Flawed Bill to Protect Children from Child Pornography Passes From Judiciary Committee: Objections & Solutions

On July 28, the House Judiciary Committee today passed a bill to help investigators track down dangerous pedophiles and protect children from sexual exploitation. The bill passed by a vote of 19-10. The Protecting Children from Internet Pornographers Act of 2011 (H.R. 1981) directs Internet Service Providers (ISPs) to retain subscriber information for 12 months in order to assist federal law enforcement in online child pornography and child exploitation investigations. This is similar to existing federal law that requires telephone companies to retain caller information for up to 18 months.

H.R. 1981 also makes it a federal crime to financially facilitate the sale, distribution and purchase of child pornography. The bill increases the maximum penalty for certain child pornography offenses. H.R. 1981 was sponsored by House Judiciary Committee Chairman Lamar Smith (R-Texas) and Congresswoman Debbie Wasserman Schultz (D-Fla.)

During a press conference, Chairman Smith commented,

“Child pornography may be the fastest growing crime in America, increasing an average of 150% per year. These disturbing images litter the Internet and pedophiles can purchase, view or exchange this material with virtual anonymity.

“This is partly because investigators do not have adequate tools to track down dangerous pedophiles that prey on the most innocent in our society. Investigators need the assistance of ISPs to identify users and distributers of online child pornography.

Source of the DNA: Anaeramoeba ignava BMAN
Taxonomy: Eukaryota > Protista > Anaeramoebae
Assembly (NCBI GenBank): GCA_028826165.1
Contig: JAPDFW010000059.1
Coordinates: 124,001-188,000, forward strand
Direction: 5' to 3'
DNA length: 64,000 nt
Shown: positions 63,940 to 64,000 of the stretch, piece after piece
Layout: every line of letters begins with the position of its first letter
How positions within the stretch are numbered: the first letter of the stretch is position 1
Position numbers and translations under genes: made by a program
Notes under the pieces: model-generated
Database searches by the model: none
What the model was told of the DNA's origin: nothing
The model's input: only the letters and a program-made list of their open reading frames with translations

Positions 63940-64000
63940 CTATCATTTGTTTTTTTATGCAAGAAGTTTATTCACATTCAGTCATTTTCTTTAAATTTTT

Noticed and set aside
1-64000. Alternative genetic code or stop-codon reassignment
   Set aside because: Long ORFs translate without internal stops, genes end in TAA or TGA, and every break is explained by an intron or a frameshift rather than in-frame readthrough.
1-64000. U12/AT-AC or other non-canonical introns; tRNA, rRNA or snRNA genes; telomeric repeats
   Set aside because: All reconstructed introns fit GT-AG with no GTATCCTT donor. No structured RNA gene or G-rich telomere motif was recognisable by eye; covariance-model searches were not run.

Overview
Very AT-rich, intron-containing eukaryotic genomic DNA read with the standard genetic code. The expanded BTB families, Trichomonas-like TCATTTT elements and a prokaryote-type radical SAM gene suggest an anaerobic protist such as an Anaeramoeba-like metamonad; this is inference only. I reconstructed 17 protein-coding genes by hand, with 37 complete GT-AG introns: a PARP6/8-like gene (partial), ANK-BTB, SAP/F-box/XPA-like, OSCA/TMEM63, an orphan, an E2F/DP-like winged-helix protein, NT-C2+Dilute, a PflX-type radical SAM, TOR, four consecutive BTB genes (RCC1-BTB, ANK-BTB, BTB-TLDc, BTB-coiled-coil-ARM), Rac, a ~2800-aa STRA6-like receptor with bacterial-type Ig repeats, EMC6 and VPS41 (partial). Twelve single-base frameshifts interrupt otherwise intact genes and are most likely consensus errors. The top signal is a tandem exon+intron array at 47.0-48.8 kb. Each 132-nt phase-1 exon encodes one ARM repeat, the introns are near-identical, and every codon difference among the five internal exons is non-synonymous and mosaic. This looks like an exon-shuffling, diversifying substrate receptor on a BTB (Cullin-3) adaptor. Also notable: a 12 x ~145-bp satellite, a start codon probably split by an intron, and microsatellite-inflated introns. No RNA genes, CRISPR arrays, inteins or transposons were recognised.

“When investigators develop leads that might result in saving a child or apprehending a pedophile, their efforts should not be frustrated because vital records were destroyed simply because there was no requirement to retain them. This bill requires ISPs to retain subscriber records, similar to records retained by telephone companies, to aid law enforcement officials in their fight against child sexual exploitation.

“Every piece of prematurely discarded information could be the footprint of a child predator. This bill ensures that the online footprints of predators are not erased.”

H.R. 1981 is supported by the National Center for Missing and Exploited Children, the National Center for Victims of Crime, the National Sheriff’s Association, the Major County Sheriff’s Association, the International Union of Police Associations and the Fraternal Order of Police.

The ACLU and other organizations oppose section 4 of the bills because it will require Internet service providers to maintain records of all users and their communication for 12 months. This requirement is a threat to privacy of millions and an additional burden on Internet businesses.

One way around this problem would be for Internet companies in conjunction with government to develop software to identify, track, and store of those whose activities are suspect. This would allow authorities to investigate only suspected law-breaker while protecting the privacy of a majority of citizens using online services.

We all know, the government does this anyway. So why push an unlawful egalatarianism on the majority in the guise of protecting children? One reason could be legislatures have no common sense. Another might be they want to invade the privacy of whomsoever they want whenever they want.

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